Apical Papilla - Explore the Science & Experts | ideXlab

Scan Science and Technology

Contact Leading Edge Experts & Companies

Apical Papilla

The Experts below are selected from a list of 1431 Experts worldwide ranked by ideXlab platform

Apical Papilla – Free Register to Access Experts & Abstracts

Anibal R Diogenes – One of the best experts on this subject based on the ideXlab platform.

  • Does Apical Papilla survive and develop in Apical periodontitis presence after regenerative endodontic procedures
    Applied Sciences, 2019
    Co-Authors: Paulo Palma, Anibal R Diogenes, João Martins, Patrícia Diogo, Diana Sequeira, João Carlos Ramos, João Miguel Santos
    Abstract:

    Regenerative endodontic procedures (REPs) have emerged as a treatment option for immature necrotic teeth to allow the reestablishment of a newly formed vital tissue and enable continued root development. The Apical Papilla stem cells (SCAPs) play an important role in physiologic root development and may also contribute to further root development during REPs. The goal of these case reports is to show evidence of the Apical Papilla survival and development, in human teeth with Apical periodontitis, after REPs, with 5-year clinical and radiographic follow-up. In the first case, an 11-year-old girl with acute Apical abscess of tooth 15 was referred for a REP. Treatment was performed with an intracanal medication followed by induction of a blood clot and a Mineral Trioxide Aggregate (MTA) cervical barrier. The 5-year follow-up showed an appreciable increase in root length as well as root canal thickness. In case 2, a 16-year-old girl was referred for endodontic treatment of tooth 21. The parents of the patient recalled a previous dental trauma (no specified on the patient records) on tooth 21 at age 7. The dental history reports a previous endodontic treatment failure and presence of a long-standing sinus tract. A mineralized tissue beyond the root Apical portion could be seen at the preoperative X-ray. Nonsurgical root canal retreatment with an Apical barrier was suggested as the treatment plan and accepted by the patient. After 2 weeks, the patient was recalled for a follow-up appointment presenting spontaneous pain, swelling, and sinus tract. Apical surgery was performed. Histopathological assessment of the Apical root fragment collected showed the presence of dentin, cementum and pulp tissue, including odontoblasts. The 5-year follow-up depicted complete Apical healing. The present case reports support survival and continued potential differentiation of the Apical Papilla after endodontic infection.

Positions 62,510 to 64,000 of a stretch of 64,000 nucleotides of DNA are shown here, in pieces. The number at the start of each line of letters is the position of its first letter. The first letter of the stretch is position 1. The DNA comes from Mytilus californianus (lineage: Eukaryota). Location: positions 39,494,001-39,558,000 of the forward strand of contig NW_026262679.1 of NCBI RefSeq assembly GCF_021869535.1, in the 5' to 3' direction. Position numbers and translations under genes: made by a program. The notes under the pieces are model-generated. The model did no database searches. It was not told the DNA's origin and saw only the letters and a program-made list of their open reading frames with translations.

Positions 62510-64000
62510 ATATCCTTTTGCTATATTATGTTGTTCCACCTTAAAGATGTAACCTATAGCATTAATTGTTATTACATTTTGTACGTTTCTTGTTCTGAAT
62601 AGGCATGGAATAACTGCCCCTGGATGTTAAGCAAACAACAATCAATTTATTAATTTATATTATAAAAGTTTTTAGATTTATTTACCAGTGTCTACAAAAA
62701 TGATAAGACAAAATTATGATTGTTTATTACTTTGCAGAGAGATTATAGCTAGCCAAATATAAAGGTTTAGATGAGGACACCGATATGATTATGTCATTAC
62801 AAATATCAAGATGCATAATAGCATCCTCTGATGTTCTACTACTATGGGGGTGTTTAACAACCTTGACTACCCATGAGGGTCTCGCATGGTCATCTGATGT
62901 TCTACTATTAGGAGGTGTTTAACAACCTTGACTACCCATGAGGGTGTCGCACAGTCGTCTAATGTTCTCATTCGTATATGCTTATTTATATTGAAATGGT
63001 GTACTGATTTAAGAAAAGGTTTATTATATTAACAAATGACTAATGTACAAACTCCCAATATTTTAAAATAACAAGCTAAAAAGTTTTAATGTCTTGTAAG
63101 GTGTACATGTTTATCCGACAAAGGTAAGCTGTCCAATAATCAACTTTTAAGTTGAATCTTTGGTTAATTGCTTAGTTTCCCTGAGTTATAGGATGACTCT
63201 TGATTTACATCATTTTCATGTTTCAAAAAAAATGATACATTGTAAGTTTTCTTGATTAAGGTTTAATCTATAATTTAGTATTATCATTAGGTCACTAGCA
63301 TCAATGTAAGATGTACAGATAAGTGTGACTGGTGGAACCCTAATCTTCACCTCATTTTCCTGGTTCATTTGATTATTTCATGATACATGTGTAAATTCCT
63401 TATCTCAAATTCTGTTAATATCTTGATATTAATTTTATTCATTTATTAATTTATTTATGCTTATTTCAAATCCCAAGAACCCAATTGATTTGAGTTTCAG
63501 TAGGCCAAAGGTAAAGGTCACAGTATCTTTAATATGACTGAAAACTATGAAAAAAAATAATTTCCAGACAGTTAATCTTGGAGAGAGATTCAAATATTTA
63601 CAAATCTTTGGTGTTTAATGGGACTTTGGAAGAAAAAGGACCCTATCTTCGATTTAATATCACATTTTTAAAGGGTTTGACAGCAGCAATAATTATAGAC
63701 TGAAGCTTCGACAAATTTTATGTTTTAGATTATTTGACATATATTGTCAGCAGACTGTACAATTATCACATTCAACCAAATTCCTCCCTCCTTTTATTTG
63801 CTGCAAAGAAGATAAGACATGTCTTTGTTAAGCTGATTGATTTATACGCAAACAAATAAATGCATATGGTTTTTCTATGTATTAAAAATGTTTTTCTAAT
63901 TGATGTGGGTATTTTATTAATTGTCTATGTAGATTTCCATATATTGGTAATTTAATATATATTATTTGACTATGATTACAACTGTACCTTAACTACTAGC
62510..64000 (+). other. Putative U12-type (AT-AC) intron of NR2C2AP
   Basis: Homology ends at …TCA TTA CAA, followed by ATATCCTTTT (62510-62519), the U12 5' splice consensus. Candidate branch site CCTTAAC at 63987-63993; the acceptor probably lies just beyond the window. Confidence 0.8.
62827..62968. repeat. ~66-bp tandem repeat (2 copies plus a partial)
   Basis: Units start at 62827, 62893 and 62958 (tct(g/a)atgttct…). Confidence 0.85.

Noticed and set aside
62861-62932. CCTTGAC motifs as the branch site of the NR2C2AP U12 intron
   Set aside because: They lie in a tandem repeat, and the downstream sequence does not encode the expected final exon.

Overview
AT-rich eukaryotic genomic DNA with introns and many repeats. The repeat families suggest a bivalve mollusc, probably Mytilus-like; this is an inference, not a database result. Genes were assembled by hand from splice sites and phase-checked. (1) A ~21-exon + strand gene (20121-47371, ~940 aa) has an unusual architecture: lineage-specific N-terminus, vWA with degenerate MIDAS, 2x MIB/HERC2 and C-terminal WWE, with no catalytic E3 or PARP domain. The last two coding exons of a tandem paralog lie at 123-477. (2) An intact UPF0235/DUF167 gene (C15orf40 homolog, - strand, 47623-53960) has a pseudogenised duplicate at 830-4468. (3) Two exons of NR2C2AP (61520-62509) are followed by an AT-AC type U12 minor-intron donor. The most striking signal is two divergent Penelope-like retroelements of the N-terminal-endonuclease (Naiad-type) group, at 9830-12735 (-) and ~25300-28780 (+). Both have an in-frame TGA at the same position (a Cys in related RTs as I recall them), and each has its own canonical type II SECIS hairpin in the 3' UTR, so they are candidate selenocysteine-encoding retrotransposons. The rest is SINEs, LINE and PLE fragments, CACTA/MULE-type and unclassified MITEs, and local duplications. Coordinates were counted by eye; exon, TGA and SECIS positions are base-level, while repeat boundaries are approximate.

• Direct and Indirect Effect of Chlorhexidine on Survival of Stem Cells from the Apical Papilla and Its Neutralization
    Journal of Endodontics, 2019
    Co-Authors: Matthias Widbiller, Riyadh I. Althumairy, Anibal R Diogenes
    Abstract:

    Abstract Introduction Several irrigants have been used for disinfection in regenerative endodontic procedures including chlorhexidine (CHX). In this context, the antibacterial properties of disinfectants are mainly in focus of research even though they may have an undesirable impact on the fate of stem cells. In this study, we hypothesized that CHX has both a direct effect when applied to stem cells of the Apical Papilla (SCAPs) and an indirect effect when SCAPs are exposed to dentin previously conditioned with CHX. Methods Cell toxicity was evaluated in vitro using the CellTox green fluorescence assay (Promega, Madison, WI) and CellTiter-Glo (Promega) after SCAPs were exposed directly to a dynamic concentration range of CHX; Apical Papilla explant cultures were stained with ApopTag (Merck Millipore, Billerica, MA) after culture with CHX. Furthermore, standardized slabs from human dentin were treated with CHX and consecutively rinsed in EDTA, L-α-lecithin (Sigma-Aldrich, St Louis, MO), or L-α-lecithin followed by EDTA. After that, SCAPs were cultured on the slabs for 5 days, and cellular viability was determined (indirect effect). Data were treated nonparametrically and analyzed using the Krukal-Wallis test (P ≤ .05). Results Direct exposure of SCAPs to CHX highly affected cell viability at concentrations above 10−3%, whereas lower concentrations had no adverse effect. During the initial 60 minutes, concentrations of 10−2% CHX or higher resulted in early pronounced toxicity with a maximum effect within 15 minutes after exposure. Likewise, CHX-conditioned dentin slabs were detrimental to SCAP survival; however, the deleterious effects were completely reversed by neutralization with L-α-lecithin. Conclusions Chlorhexidine is toxic to SCAPs when applied directly or indirectly via conditioned dentin. If applied for a short time and neutralized by L-α-lecithin, it can be a gentle and cell-preserving disinfectant before endodontic regeneration.

  • Survival of the Apical Papilla and Its Resident Stem Cells in a Case of Advanced Pulpal Necrosis and Apical Periodontitis
    Journal of Endodontics, 2017
    Co-Authors: Vanessa Chrepa, Brandon Pitcher, Michael A. Henry, Anibal R Diogenes
    Abstract: